Then, this week, when they arrived, the same Maitre-D greeted the same man with the same bold hug: "Today, you're already smilin'. I think you're ready for a hug."  He couldn't help but smile big -- and this time gave him a hug too :)

As I approached their table, the woman greeted me with a smile.  I have to admit I was completely shocked.  She followed this up with, “Did you find your earring?”  More shock!  She remembered that?!  And they were actually talking -- they were polite, friendly and this time patient, even though there were delays with getting the food out.   Unbelievable!  At the end, I even got a “Thank you”!  I was dumbfounded.

How incredible to see this change come over them over time - compassion really does work.  Sometimes it takes time, but in the end, it’s such a powerful force.

--Aditi on Aug 9, 2010

A Twenty From a 12-Year-Old

Before Victor could figure out what to do with his Karma Kitchen tab, his 12-year-old son whisks out a $20 bill from his pocket.  As tourist from Mexico, that's a heck-of-a lot of allowance money for that 12-year-old.  Immediately Victor says, "Son, no no, that's okay.  You keep your money."   "No, I want to pay-forward for someone else," his son replies in Spanish.  Victor, clearly moved by the episode, shares with rest of us: "Most people think and calculate and speculate on how to do good.  And some others just be good by listening to their heart.  Today, I've learned that lesson from my son." 

With a proud smile of a father, Victor insisted on adding more money to the envelope -- and this time, without thinking. :)

--JZ on Aug 8, 2010

What's The Catch?

     As a volunteer on the day of our "no strings attached" experiment, I found the experience eye-opening.  In the few moments after we began to pass out the goodie bags, it didn't take long before I noticed people reluctantly accepting or flat-out rejecting the items we wanted to hand out.  In peoples' minds, it was inconceivable that their was no agenda, no motive and no gain from our random acts of kindness.   Ironically, even several of the folks we encountered (who were obviously down on their luck at this time in their life) were giving us mistrusting gazes seeking to understand our end goal instead of just taking free items.   

     It dawned on me during those moments how jaded people have become.  People have no problem believing or understanding negative events and outcomes.  In fact, I believe that is what people genuinely expect.  But, throw in a free bag of goodies coupled with some free hugs and a constant stream of genuine smiles and you may as well be speaking a different language.  Very unexpected and therefore there must be a catch!  To me this just means there is much work to do in this world in order to regain peoples' trust in humanity.      

--Mohit Jain on Aug 8, 2010

Spreading Kindness in Dupont Circle (DC)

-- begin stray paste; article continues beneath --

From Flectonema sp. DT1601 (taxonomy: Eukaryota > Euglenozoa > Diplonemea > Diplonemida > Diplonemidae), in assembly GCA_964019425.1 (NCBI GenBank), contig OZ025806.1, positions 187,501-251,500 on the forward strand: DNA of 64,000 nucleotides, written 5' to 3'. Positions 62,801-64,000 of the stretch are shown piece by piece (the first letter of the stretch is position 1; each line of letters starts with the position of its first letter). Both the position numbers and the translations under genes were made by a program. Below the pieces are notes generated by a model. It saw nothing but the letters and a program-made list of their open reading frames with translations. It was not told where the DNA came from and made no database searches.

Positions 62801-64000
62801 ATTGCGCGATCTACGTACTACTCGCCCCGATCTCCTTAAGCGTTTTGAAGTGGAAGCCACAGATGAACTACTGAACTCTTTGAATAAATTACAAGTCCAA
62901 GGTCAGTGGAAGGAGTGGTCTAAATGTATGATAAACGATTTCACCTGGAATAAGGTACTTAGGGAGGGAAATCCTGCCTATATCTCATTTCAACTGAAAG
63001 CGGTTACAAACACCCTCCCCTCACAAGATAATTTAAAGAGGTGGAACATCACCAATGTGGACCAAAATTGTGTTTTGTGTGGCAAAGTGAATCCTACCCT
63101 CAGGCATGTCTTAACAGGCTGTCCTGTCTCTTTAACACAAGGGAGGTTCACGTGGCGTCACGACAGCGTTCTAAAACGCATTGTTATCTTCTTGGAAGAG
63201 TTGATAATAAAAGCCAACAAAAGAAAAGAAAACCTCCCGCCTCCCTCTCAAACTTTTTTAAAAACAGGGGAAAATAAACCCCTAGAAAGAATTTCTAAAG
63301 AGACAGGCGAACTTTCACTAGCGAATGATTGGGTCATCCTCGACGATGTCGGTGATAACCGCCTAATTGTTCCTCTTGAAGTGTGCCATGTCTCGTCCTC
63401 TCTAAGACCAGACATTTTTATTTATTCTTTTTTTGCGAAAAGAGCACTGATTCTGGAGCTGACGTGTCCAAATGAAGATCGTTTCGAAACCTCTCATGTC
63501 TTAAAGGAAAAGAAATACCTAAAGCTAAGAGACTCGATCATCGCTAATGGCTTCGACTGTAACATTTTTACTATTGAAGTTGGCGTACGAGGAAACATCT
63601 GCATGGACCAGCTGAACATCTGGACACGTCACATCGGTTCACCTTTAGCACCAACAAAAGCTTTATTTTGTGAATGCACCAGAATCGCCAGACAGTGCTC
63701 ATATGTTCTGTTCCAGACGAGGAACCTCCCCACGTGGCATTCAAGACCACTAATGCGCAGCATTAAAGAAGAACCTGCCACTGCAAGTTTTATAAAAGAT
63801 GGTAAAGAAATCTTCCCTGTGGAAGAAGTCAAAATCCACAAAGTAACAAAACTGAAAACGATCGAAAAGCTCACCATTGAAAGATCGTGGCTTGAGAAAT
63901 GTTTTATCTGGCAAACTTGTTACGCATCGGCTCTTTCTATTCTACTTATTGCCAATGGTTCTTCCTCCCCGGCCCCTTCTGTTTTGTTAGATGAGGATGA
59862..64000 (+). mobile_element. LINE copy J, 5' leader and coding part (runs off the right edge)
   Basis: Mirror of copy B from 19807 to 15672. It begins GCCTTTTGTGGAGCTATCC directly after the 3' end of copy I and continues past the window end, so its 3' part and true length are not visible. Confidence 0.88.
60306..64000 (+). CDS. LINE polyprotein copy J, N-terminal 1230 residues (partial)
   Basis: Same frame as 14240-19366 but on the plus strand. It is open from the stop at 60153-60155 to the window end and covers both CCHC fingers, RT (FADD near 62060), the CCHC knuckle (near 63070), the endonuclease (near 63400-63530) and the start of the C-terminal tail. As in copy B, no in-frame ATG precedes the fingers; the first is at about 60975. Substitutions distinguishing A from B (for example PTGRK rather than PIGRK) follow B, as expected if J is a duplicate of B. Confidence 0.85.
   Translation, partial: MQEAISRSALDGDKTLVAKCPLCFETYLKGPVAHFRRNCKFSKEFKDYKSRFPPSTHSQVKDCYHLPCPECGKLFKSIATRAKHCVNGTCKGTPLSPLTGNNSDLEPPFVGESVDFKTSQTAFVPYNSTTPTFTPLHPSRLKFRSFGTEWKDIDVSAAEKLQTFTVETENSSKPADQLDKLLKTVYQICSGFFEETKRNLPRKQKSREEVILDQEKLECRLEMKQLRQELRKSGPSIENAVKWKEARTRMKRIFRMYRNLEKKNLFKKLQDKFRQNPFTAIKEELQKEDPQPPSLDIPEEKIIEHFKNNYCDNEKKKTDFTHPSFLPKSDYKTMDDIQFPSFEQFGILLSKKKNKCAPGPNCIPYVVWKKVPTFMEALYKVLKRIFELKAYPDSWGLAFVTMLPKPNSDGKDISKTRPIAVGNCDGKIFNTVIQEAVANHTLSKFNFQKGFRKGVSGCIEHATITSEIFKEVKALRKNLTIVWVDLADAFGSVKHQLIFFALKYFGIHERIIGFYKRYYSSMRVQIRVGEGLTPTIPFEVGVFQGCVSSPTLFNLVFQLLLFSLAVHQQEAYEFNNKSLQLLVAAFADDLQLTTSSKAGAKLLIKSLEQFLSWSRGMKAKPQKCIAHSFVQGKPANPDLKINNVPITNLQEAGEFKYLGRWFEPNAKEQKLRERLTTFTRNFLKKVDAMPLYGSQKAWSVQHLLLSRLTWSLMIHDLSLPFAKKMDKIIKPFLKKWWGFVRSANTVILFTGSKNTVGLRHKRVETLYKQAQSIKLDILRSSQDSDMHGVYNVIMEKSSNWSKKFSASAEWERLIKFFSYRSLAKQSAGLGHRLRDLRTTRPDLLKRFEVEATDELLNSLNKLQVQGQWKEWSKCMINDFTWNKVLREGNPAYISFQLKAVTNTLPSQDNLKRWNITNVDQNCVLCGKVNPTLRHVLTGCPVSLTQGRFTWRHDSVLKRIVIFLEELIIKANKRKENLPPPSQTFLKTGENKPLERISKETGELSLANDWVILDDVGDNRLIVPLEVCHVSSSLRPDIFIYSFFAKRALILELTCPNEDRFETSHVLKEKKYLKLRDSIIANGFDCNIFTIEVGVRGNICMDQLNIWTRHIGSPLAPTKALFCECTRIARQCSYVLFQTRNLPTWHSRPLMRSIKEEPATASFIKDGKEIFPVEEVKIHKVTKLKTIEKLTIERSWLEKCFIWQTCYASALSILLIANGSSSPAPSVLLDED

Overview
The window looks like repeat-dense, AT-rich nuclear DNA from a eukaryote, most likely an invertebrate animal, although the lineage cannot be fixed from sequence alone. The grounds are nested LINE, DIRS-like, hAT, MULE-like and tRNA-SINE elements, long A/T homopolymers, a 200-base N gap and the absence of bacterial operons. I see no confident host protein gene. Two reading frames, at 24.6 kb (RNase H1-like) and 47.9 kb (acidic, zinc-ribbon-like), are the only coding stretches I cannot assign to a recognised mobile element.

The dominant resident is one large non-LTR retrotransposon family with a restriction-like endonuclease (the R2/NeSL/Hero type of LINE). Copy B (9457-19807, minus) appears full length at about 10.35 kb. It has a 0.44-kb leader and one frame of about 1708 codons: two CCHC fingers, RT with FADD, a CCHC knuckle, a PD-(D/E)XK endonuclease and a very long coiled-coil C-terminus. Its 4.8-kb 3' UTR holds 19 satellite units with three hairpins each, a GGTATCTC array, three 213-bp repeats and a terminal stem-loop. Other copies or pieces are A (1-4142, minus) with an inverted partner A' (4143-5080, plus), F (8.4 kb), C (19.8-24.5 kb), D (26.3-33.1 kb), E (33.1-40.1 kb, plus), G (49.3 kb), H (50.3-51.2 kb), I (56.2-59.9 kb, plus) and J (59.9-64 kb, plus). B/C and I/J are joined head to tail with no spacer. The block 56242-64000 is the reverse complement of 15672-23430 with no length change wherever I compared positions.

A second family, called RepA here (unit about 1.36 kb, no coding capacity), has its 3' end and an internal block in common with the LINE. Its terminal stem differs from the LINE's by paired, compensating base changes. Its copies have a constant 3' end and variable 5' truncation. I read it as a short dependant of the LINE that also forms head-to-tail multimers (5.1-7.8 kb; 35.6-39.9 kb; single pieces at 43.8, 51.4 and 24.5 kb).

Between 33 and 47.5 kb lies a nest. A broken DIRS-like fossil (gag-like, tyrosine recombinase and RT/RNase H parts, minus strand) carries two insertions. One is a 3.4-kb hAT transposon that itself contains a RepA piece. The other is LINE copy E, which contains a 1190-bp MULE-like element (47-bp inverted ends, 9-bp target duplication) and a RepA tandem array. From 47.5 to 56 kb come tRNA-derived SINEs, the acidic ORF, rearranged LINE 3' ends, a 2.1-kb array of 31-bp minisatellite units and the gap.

Karma Kitchen in DC is closed until September 12th as the restaurant undergoes renovation. This past weekend, we took the ideas of kindness and generosity to the streets of DC!

Our Sunday experiment involved a "public picnic" in Dupont Circle - an area in downtown Washington DC. Volunteers handed out goodie bags decorated with inspirational messages and filled with homemade baked good, food, CDs, smile cards, blank thank you cards, stuffed animals, and even $5 bills! We also had popsicles, water bottles, and of course FREE HUGS to give out to anyone walking by. Who knew that it could be so difficult to give things away with no strings attached!

Loveena, a KK volunteer, noted "The initial skepticism that we got from a lot of people and after 5 mins of explaining and convincing someone that there really was no catch, we got bear hugs!!

My own personal goal was to brighten at least one person's day and I definitely feel like I accomplished that. My "shining moment" (there were many) was when a girl who was walking by gave me a warm hug and then said that she had always wanted to try the "free hug thing." So she picked up our extra sign (the horror movie one) and started giving out her own free hugs! It was so touching to see the idea of "paying it forward" be implemented immediately...

Roshin, another volunteer, was walking around with water bottles and granola bars and one person he handed it to was curious as to why he was doing this. His answer was so simple. The reason you are asking that question is why I am doing it (not verbatim). There is no why and there is no underlying reason....

Our Sunday activity made me realize that there are ways I can incorporate these ideas into my everyday life. It doesn't have to be confined to a Karma Kitchen Sunday or a random act. There are so many ways we can express kindness, empathy, and understanding in our everyday lives.

Thank you to all the volunteers who came by on Sunday as well as all of the people who stopped by our "public picnic" to get a goodie bag, hug, smile, water bottle, etc.

--Aparna Kothary on Aug 5, 2010